Where Did President Grover Cleveland’s Cabinet Live?

Now this is a unique post for you. We came across a fascinating directory from the 53rd Congress (i.e., from 1893 to 1895 during Grover Cleveland’s second term in the White House). We wanted to do a little digging to see where the members of his cabinet lived and then map that on a Google Map. Check out what we came up with.

For those of you who haven’t memorized the names of President Cleveland’s second cabinet, they are listed below.

Secretary of State: Walter Q. Gresham

Secretary of the Treasury: John G. Carlisle

Secretary of War: Daniel S. Lamont

Attorney General: Richard Olney

Postmaster General: Wilson S. Bissell

Secretary of the Navy: Hilary A. Herbert

Secretary of the Interior: M. Hoke Smith

Secretary of Agriculture: J. Sterling Morton

Click on this interesting map to see who lived where. It’s interesting to see how close everyone lived to each other. Washington was a really different time back then, when leaders in all branches of government lived close to each other in D.C. and socialized outside of work.

Below is a photo of Cleveland’s last cabinet, which includes some of the members above. This was his cabinet his last year in office.

- click image for more -
Grover Cleveland's last cabinet - Front row, left to right: Daniel S. Lamont, Richard Olney, Cleveland,John G. Carlisle, Judson Harmon Back row, left to right: David R. Francis, William L. Wilson, Hilary A. Herbert, Julius S. Morton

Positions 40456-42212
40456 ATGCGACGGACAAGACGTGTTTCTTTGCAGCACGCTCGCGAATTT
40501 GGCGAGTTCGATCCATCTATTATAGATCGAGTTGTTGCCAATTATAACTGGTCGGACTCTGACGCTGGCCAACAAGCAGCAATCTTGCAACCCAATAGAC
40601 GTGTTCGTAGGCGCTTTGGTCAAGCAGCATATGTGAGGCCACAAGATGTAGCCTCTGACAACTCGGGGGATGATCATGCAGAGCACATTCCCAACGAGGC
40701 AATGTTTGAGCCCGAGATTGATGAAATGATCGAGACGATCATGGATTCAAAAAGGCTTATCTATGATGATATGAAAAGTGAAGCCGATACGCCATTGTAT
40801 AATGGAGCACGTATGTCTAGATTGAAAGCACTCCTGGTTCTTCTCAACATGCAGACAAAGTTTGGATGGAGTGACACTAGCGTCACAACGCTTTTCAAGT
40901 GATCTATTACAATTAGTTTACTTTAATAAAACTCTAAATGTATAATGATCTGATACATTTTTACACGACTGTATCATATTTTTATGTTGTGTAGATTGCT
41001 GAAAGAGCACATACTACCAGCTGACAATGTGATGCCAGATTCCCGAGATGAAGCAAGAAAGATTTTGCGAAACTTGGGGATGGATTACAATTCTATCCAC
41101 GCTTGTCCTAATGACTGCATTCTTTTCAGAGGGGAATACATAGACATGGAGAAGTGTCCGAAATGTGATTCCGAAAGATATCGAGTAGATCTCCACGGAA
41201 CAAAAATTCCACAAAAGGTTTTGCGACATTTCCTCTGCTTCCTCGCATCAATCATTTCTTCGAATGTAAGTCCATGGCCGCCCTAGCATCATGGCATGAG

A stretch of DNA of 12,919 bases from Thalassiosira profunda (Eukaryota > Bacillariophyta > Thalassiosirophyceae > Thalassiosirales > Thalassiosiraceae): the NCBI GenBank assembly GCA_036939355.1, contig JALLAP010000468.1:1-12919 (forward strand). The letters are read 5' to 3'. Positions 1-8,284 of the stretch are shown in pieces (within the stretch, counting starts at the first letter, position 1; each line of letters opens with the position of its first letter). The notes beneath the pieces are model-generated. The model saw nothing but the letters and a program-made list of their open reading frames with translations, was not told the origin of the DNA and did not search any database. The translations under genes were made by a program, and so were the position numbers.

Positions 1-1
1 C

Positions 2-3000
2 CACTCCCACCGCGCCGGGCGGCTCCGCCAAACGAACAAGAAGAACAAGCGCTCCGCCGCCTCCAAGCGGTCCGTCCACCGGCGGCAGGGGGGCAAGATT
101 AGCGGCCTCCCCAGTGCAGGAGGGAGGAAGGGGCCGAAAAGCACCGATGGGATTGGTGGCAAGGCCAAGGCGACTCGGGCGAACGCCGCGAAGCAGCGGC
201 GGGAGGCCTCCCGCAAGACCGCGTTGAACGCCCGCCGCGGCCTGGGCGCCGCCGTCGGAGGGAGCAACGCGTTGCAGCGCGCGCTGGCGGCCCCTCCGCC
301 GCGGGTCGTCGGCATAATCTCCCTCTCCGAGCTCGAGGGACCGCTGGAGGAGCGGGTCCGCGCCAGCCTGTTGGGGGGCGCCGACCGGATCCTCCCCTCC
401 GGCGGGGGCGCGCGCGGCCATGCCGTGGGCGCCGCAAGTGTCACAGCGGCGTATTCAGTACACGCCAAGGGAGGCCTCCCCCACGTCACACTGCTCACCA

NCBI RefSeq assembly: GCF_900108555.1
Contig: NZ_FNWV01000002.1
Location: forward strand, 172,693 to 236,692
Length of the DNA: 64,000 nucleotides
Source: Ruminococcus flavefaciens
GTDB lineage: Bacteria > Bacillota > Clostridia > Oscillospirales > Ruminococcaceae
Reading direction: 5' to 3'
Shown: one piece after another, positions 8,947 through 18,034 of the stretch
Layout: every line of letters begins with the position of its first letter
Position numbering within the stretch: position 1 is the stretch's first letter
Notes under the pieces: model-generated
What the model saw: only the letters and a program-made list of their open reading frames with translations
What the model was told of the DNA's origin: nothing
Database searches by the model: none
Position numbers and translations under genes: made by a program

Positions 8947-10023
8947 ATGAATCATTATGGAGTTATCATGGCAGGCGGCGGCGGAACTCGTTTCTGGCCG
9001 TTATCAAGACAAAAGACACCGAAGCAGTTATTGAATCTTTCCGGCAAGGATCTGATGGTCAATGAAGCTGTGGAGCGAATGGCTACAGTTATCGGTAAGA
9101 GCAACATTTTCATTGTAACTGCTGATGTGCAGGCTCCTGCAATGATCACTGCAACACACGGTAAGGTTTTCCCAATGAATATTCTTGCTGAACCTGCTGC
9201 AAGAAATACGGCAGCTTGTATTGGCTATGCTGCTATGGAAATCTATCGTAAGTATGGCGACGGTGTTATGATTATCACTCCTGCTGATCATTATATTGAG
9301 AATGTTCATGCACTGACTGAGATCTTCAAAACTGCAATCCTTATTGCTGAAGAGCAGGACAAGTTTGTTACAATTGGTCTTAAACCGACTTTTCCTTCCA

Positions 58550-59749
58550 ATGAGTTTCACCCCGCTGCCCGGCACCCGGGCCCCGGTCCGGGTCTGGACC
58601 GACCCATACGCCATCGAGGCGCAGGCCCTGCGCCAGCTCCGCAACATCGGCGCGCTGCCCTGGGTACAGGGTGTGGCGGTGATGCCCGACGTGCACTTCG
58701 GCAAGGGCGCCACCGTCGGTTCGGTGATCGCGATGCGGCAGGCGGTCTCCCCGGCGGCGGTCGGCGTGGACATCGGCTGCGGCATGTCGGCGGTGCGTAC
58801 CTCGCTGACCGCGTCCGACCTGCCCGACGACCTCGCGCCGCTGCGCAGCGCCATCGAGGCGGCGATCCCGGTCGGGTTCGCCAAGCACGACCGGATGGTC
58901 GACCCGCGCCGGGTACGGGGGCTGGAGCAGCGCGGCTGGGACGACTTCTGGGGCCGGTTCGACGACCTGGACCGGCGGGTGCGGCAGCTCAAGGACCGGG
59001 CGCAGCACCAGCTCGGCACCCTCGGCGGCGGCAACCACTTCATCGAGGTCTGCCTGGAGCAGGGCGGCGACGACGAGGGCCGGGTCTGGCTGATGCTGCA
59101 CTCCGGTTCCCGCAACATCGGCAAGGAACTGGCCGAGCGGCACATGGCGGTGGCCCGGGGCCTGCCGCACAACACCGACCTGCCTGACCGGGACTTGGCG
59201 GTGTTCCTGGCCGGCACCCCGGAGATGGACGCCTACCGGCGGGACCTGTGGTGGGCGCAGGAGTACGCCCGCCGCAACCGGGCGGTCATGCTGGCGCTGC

Grover Cleveland’s last cabinet – Front row, left to right: Daniel S. Lamont, Richard Olney, Cleveland,John G. Carlisle, Judson Harmon Back row, left to right: David R. Francis, William L. Wilson, Hilary A. Herbert, Julius S. Morton

Oh, by the way, if you haven’t read this piece on why it’s named Cleveland Park, you should check that out.

About Tom

Tom founded Ghosts of DC on January 4th, 2012 as a blog to uncover the lost and untold history of Washington, D.C. He has lived in the city for over a decade and loves exploring every corner of the District.

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  • Kathleen

    This was so interesting! Thanks for sharing. I wonder how many of their houses still stand…probably not too many, given all the office buildings now. I also love the photo – and the fact that mustaches apparently were part of every man’s “uniform” in those days.